The difference between our sweatshops and those where Kathy Lee Gifford had clothes made is that the kids working in ours can buy the ones where the kids weaving and spinning hers were employed.

In the midst of all this, with dollars raining down upon them from everywhere, the NCAA wishes to divert attention from their mercenary, disingenuous and sanctimonious approach to things by questioning whether an athlete at the college level, by definition an amateur, was able to advantage or earn some monies to further his education (shock of all shocks!!!) or save his mother from being evicted and tossed out into the street.

College sports are big business. Every office in the nation has an NCAA bracket pool this week. Nike created a town called Bracketville. ESPN is spending a small fortune promoting their selection game. CBS has followed suit. We have one on our site. Wagering - shhhhhhhhhh - will be enormous in the sports books of Nevada for the next two weeks, as well as among the offshore communities and on the phone lines of bookmakers from coast to coast. TV and radio commentators will indicate the favorites for the games and by how great a point spread. Newspapers will publish NCAA game statistics right next to the early line.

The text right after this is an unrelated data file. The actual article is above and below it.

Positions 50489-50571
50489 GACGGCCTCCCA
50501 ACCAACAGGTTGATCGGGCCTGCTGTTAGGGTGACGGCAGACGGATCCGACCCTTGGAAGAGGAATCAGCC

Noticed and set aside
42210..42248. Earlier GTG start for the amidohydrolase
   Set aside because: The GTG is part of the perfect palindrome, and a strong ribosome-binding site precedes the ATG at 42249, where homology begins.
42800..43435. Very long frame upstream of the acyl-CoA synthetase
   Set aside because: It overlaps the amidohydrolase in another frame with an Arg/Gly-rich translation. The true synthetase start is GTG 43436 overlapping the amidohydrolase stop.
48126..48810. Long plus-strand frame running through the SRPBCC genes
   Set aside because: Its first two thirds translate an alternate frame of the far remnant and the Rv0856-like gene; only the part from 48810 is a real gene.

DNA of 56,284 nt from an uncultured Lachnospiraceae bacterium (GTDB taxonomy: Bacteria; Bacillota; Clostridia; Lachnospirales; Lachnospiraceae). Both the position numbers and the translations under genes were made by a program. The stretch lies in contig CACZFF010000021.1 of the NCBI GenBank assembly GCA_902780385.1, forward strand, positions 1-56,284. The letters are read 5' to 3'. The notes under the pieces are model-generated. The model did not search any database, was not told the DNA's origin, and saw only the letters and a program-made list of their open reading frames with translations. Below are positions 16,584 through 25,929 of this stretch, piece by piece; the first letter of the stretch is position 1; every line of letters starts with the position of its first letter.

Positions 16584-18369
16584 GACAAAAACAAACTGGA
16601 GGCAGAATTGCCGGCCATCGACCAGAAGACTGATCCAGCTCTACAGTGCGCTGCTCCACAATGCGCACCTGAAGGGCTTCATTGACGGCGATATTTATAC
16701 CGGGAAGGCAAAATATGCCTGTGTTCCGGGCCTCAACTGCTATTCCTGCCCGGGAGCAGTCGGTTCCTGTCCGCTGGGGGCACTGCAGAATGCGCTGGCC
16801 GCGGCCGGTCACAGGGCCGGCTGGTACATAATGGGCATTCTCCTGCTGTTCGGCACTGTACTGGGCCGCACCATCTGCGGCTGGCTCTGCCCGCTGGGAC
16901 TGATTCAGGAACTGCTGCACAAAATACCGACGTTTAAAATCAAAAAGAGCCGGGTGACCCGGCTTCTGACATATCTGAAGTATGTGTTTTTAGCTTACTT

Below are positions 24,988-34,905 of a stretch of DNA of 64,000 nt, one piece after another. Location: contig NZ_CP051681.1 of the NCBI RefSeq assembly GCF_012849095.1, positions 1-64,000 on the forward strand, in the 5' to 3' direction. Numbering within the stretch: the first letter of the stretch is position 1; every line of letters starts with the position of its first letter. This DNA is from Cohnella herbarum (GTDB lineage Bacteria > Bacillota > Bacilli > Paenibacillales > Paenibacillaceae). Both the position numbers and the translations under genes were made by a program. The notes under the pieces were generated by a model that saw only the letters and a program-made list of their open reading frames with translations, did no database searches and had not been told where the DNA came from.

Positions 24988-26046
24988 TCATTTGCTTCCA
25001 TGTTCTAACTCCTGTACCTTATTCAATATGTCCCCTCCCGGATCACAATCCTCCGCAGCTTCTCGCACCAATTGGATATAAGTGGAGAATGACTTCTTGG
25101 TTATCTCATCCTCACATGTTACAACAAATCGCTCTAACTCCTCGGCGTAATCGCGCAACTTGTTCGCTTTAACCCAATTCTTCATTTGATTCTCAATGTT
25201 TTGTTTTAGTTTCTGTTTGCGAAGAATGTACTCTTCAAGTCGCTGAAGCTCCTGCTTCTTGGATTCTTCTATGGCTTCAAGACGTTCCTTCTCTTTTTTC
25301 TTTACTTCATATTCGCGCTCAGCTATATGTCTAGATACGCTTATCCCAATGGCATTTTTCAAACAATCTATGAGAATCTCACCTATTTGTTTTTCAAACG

It has been said that power corrupts and the NCAA has taken the traditional follow on sentence for that and converted it to "absolute power is kind of neat." They have become the ushers of the sports world that is collegiate. They were anointed with pants that carry a stripe down the side and a flashlight that allows them to tell you where to sit, what to eat, when and how loud to talk. It works in the movies for the comfort of those around you. When abused, as it is by the NCAA, it tends to destroy the sport and those associated with it.